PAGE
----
Cannabis companies and products are increasing in both acceptance and popularity. CBD, in particular, is truly revolutionizing the health and wellness industry. What is unclear, however, are the different laws and regulations governing the industry. State and federal laws differ on the topic rendering production and business complicated. There are also various governing bodies that have opinions on the matter including the US Food and Drug Administration (FDA), the US Department of Agriculture (USDA), the US Postal Service (USPS), and the Transportation Security Administration (TSA). Understanding where these agencies stand is important in determining what we are currently able to do and what we need to change to make improvements for the future of the industry.
Since the Farm Bill of 2018 was passed, the FDA maintains that the interstate sale of CBD is unlawful due to the fact that it has been considered a drug and therefore cannot be considered a food or a supplement. However, with such demand for CBD infused food and beverages as well as dietary supplements, the FDA has been forced to review their stance. On May 31, the agency held a public meeting which gave voice to the companies to provide information and data regarding the CBD market. The FDA also created a working group to evaluate the regulations for the non-drug uses of CBD. There is expected to be an update to this effect later this summer.
The USDA published an opinion letter in May of 2018 to state that the states, as well as Native American tribes, cannot prevent the transportation or shipping of cannabis-based products as per the Farm Bill of 2014. They maintained that the interference of either would be considered illegal since the Farm Bill of 2018 allows for the production of cannabis and hemp products under other Federal laws, including the Farm Bill of 2014. This opinion letter is non-binding; however, it is clear that the USDA does not support state or tribe interference with lawfully grown and processed products.
The USPS released a statement in March of 2019 to shed light on the mailing and shipment of CBD products. The most recent guidelines, made clear in June, allow for the mailing of products as long as the levels of THC do not surpass 0.3%. The mailer must also be in line with all federal, state, and local laws concerning production, distribution, and sale. Further, the mailer must retain records of such for no less than two years after the mailing date. With that said, they highlight that the mailing of food and dietary supplements would be legal since they are not approved by the FDA. This matter still needs to be clarified by the USPS and officially litigated.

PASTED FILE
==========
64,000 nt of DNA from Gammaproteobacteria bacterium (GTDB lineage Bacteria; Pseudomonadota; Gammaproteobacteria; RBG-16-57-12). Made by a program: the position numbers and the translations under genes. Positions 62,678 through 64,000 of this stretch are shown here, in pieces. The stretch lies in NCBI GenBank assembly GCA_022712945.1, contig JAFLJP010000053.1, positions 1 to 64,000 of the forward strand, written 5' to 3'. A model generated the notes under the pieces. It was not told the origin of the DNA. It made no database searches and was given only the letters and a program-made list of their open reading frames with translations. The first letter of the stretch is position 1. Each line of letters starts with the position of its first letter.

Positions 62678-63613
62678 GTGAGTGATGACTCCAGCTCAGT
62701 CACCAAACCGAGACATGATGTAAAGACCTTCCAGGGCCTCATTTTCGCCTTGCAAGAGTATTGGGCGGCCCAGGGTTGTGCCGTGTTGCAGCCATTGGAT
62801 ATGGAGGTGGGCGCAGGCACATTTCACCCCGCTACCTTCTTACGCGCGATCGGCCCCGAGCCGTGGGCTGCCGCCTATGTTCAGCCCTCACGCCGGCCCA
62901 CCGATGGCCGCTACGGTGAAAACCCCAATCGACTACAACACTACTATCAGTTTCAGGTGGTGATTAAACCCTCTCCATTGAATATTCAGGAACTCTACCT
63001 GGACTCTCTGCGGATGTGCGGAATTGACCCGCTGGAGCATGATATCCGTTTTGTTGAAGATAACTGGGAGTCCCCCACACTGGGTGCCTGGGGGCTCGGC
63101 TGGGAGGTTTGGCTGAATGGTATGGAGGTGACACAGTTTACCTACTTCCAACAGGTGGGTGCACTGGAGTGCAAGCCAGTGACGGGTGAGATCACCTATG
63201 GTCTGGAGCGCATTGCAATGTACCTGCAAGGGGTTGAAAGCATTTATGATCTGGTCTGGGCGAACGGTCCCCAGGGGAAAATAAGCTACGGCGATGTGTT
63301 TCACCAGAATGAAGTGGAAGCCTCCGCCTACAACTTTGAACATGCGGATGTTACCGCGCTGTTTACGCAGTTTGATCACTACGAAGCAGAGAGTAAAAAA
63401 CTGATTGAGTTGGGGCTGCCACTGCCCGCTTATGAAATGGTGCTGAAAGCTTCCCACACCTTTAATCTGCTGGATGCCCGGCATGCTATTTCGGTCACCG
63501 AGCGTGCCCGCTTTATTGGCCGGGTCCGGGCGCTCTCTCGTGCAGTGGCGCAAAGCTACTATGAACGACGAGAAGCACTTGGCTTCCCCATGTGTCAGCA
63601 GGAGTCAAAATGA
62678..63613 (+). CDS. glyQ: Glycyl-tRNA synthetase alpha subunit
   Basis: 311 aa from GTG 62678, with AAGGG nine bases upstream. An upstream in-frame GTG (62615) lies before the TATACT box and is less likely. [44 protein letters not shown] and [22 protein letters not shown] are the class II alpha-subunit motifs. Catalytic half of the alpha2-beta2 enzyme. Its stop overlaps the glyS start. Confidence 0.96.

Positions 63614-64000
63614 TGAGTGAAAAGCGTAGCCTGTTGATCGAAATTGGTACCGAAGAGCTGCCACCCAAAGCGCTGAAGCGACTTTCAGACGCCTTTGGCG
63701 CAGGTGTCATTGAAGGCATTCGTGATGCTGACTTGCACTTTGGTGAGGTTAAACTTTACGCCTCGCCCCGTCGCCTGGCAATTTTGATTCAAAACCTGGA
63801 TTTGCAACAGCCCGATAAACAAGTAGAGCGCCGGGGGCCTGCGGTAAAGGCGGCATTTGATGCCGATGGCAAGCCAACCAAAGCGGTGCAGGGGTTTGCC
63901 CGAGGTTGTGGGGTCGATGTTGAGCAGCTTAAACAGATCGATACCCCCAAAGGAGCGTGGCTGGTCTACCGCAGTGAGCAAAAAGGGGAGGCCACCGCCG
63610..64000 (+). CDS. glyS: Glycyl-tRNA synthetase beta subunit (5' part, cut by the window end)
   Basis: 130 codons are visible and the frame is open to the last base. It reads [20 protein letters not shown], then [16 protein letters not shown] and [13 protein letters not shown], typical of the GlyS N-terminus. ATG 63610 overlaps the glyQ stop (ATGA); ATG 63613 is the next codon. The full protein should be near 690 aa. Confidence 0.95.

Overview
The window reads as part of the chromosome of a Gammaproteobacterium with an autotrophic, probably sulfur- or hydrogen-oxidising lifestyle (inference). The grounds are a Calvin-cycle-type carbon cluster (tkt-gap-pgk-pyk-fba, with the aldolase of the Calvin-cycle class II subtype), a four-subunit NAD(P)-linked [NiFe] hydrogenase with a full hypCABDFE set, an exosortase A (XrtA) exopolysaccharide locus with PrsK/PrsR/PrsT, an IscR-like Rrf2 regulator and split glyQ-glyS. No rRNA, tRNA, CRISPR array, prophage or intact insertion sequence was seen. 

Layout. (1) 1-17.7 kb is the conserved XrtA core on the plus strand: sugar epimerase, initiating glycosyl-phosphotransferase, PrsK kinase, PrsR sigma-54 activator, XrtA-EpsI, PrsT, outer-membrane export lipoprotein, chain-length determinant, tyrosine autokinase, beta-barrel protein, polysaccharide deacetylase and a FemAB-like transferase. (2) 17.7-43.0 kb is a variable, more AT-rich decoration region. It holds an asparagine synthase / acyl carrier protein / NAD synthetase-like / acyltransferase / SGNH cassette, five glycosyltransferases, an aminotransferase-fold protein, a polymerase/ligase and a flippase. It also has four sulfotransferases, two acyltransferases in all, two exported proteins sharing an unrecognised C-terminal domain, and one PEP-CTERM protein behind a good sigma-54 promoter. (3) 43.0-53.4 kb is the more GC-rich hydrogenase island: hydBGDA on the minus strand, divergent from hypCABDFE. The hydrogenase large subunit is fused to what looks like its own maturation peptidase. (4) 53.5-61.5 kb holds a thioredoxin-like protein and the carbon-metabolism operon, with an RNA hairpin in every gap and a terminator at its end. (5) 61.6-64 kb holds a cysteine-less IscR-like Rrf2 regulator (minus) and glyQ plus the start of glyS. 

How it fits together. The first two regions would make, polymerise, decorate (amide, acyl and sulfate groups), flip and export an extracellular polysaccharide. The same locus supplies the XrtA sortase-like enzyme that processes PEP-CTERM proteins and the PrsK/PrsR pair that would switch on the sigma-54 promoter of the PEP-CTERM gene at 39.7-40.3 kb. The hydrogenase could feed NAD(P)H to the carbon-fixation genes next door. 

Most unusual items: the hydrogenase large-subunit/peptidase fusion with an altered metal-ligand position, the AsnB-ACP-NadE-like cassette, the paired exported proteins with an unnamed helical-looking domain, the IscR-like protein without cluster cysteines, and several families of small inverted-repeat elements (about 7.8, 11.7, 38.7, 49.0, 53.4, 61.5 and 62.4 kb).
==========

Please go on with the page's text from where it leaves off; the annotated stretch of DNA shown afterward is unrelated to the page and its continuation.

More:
The TSA has been notoriously confusing when it comes to traveling with CBD products. They have since made clarifications to state that the transportation of CBD products remains illegal under federal law if they surpass the legal amount of 0.3% THC or unless they are approved by the FDA. This reads that products that are still not approved by the FDA but remain under the legal THC level are permitted for travel. However, travelers should still proceed with caution as the final decision can be made by the TSA officer and the TSA could test products to verify their THC amount. However, current tests used by the TSA can only determine if THC is present and are not sophisticated enough to determine exact levels.
While all of these agencies appear to have regulations that legalize the transportation and shipping of CBD products, there is still a lot of gray area and companies and travelers should proceed with caution. The policies are too broad and leave too much room for interpretation or judgement from officers or local law enforcement. This is expected to change as CBD becomes more widely accepted, but it takes time to change mindsets as well as regulations.